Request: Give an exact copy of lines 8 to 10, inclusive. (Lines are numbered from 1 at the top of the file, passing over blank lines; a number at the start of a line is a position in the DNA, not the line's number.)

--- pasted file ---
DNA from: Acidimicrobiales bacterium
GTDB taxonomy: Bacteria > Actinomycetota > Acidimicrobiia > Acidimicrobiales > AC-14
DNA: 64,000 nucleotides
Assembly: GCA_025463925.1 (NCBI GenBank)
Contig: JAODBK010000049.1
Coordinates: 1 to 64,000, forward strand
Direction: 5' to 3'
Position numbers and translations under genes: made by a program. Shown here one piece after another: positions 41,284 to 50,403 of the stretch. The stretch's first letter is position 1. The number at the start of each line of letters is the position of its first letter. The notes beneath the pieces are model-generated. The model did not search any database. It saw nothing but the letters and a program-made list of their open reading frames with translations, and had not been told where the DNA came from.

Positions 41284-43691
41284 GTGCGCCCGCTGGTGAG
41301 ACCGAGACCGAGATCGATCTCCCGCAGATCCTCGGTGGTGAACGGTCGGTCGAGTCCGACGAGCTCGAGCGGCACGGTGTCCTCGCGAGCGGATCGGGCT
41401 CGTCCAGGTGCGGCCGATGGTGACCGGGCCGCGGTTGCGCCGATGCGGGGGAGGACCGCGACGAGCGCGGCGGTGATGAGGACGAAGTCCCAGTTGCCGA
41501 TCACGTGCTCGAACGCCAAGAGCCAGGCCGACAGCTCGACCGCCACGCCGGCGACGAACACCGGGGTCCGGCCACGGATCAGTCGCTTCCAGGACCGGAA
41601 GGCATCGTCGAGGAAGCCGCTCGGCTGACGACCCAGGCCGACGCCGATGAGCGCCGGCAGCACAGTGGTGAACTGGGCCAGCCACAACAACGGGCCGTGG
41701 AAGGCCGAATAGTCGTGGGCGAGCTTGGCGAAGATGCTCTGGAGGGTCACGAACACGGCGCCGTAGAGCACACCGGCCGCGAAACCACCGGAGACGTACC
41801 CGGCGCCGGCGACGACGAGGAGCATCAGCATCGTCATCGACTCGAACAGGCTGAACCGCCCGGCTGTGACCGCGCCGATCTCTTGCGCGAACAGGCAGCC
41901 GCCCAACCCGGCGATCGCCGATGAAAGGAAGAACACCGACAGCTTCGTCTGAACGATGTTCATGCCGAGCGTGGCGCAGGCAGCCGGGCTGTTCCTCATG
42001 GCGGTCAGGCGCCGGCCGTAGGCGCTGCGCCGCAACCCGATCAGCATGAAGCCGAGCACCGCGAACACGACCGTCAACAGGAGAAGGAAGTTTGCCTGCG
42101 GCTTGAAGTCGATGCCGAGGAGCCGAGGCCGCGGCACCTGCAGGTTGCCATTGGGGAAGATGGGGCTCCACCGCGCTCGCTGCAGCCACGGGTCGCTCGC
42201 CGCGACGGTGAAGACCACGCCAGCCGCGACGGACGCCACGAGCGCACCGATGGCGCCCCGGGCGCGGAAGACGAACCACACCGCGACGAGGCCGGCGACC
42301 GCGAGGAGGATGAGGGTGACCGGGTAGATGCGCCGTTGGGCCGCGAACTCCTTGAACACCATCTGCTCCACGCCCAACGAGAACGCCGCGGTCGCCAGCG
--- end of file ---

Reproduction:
Position numbers and translations under genes: made by a program. Shown here one piece after another: positions 41,284 to 50,403 of the stretch. The stretch's first letter is position 1. The number at the start of each line of letters is the position of its first letter. The notes beneath the pieces are model-generated. The model did not search any database. It saw nothing but the letters and a program-made list of their open reading frames with translations, and had not been told where the DNA came from.

Positions 41284-43691
41284 GTGCGCCCGCTGGTGAG